Pro Bono Goes to the Supreme Court

The U.S. Supreme Court began a new term Monday and its docket is full of especially weighty issues.

On October 10, the Court will hear oral arguments in Fisher v. University of Texas at Austin, a significant challenge to the use of affirmative action in higher education, and one in which we at The PBEye are particularly interested because of its significant draw of pro bono work.  Abigail Fisher, a white student who was denied admission, challenged the University of Texas’s admission policy as unconstitutional, arguing that the Court should overrule its opinion in Grutter v. Bollinger (2003), which held that race can play a limited role in college admissions decisions.  Texas uses multiple factors, including community service, work experience, extracurricular activities, awards, and race to fill the last 20 to 25 percent of the spots in its freshman classes, for those who are not admitted automatically under the Texas Top Ten Percent Law.

Many law firms and lawyers are providing pro bono representation to public interest and civil rights organizations, educators and student organizations, former military leaders, and others in the case.  Here are several firms, among others, which have filed amicus briefs in this high-profile case:

  • Debevoise & Plimpton LLP* filed a brief on behalf of the Brennan Center for Justice at NYU School of Law and the League of Women Voters of the United States, urging the Court to recognize that diversity in higher education is crucial for the success of our multi-racial democracy.
  • Kirkland & Ellis*† and Greenberg Traurig, P.A.† represented 37 top former military leaders from the Army, Navy, Air Force, and the Marines, who support the position of the University of Texas and note that the outcome of the case could affect racial and ethnic diversity in the military’s officer corps and hence the military’s effectiveness as an institution.
  • McDermott Will & Emery*† is pro bono counsel to the family of Heman Sweatt, one of the nation’s civil rights pioneers.  McDermott worked with members of the Sweatt family to express their strong support for the University of Texas’s admission policy.  One of the brief’s authors noted that “[i]n filing this brief, we have done our best to honor the legacy of Heman Sweatt by supporting UT’s commitment to creating and cultivating a diverse student body and by considering race only in the context of applicant’s whole character and life experiences.”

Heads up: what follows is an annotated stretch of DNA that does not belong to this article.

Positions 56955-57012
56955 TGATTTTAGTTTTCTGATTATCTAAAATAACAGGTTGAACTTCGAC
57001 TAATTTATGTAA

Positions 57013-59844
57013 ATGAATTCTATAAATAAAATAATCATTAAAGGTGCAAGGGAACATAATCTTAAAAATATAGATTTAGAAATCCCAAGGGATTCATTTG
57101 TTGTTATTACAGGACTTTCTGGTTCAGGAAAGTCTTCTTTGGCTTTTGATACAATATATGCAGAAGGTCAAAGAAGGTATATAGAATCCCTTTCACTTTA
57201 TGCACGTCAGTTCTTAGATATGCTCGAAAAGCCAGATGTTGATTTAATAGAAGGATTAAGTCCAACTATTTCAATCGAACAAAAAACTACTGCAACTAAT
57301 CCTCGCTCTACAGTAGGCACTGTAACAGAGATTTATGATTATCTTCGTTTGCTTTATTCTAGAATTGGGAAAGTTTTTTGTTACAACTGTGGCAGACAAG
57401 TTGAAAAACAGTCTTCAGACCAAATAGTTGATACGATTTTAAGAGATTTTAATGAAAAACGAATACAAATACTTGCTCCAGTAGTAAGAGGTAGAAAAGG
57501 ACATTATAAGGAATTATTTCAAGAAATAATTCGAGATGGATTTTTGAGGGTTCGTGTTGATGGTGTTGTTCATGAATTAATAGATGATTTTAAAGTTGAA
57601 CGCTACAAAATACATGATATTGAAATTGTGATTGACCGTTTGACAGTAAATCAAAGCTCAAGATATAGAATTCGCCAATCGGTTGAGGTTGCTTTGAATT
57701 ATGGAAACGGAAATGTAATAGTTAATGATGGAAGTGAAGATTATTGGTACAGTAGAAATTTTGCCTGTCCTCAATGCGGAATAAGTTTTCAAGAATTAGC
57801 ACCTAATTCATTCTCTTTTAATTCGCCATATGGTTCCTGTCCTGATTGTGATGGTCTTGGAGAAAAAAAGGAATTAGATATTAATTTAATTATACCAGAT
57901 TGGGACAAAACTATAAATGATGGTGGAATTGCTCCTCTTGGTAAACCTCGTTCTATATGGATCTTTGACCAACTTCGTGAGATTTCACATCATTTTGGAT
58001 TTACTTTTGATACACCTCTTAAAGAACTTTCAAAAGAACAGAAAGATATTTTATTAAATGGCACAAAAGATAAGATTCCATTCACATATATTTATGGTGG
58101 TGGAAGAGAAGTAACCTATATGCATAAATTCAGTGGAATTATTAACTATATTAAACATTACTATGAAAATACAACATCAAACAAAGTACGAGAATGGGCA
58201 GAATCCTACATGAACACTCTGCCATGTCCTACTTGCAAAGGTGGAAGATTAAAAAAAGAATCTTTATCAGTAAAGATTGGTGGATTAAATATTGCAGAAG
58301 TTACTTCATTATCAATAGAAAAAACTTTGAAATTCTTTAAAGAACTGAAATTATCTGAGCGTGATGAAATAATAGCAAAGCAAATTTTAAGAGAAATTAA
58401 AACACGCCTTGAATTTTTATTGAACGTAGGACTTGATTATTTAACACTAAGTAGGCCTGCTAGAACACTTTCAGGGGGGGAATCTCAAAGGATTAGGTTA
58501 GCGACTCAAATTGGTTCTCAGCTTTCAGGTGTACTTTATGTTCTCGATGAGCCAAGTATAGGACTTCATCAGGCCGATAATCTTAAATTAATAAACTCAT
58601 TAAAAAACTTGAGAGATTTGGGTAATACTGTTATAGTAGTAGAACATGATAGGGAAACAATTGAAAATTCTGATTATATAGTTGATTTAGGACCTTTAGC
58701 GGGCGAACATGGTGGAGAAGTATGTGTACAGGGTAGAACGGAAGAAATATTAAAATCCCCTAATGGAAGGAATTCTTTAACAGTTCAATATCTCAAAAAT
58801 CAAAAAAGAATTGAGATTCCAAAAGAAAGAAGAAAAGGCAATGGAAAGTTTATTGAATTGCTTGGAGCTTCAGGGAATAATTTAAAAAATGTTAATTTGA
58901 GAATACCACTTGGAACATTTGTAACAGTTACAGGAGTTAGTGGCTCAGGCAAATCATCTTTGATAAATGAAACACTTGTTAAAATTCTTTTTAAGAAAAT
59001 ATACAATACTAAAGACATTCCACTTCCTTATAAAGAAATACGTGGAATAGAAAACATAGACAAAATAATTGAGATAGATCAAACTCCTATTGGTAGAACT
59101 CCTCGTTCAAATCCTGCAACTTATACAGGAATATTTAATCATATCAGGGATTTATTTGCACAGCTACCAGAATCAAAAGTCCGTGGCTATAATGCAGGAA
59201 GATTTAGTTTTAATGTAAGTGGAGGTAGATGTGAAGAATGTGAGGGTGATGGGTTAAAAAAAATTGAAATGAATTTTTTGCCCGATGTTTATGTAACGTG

• Orrick, Herrington & Sutcliffe LLP*†, in collaboration with the Lawyers’ Committee for Civil Rights, filed a brief on behalf of 28 University of California student organizations, emphasizing the importance of campus diversity.  In urging the Court to continue to allow university administrators to use race as one of many factors in admissions, they highlight the dramatic decline in racial diversity at the University of California in the 17 years following the passage of Proposition 209, the 1996 state constitutional amendment interpreted by the University of California to prohibit the consideration of race, ethnicity, or gender in public education.
  • Wilson Sonsini Goodrich & Rosati*†, the Equal Justice Society, and the Haas Diversity Research Center at the University of California, wrote an amicus brief on behalf of 12 of the nation’s leading social scientists.  The brief contains research offering a deeper understanding of how a diverse educational environment benefits all students and society as a whole.  It also cites studies showing race-conscious admissions policies like that used by the University of Texas result in a more diverse student body, which is essential to producing leaders able to compete in the 21st century global marketplace.

A lot of firms are involved in pro bono work related to cases before the Supreme Court this term—is yours?  Leave us a comment and tell us about it.

* denotes a Signatory to the Law Firm Pro Bono Challenge®
† denotes a Member of the Law Firm Pro Bono Project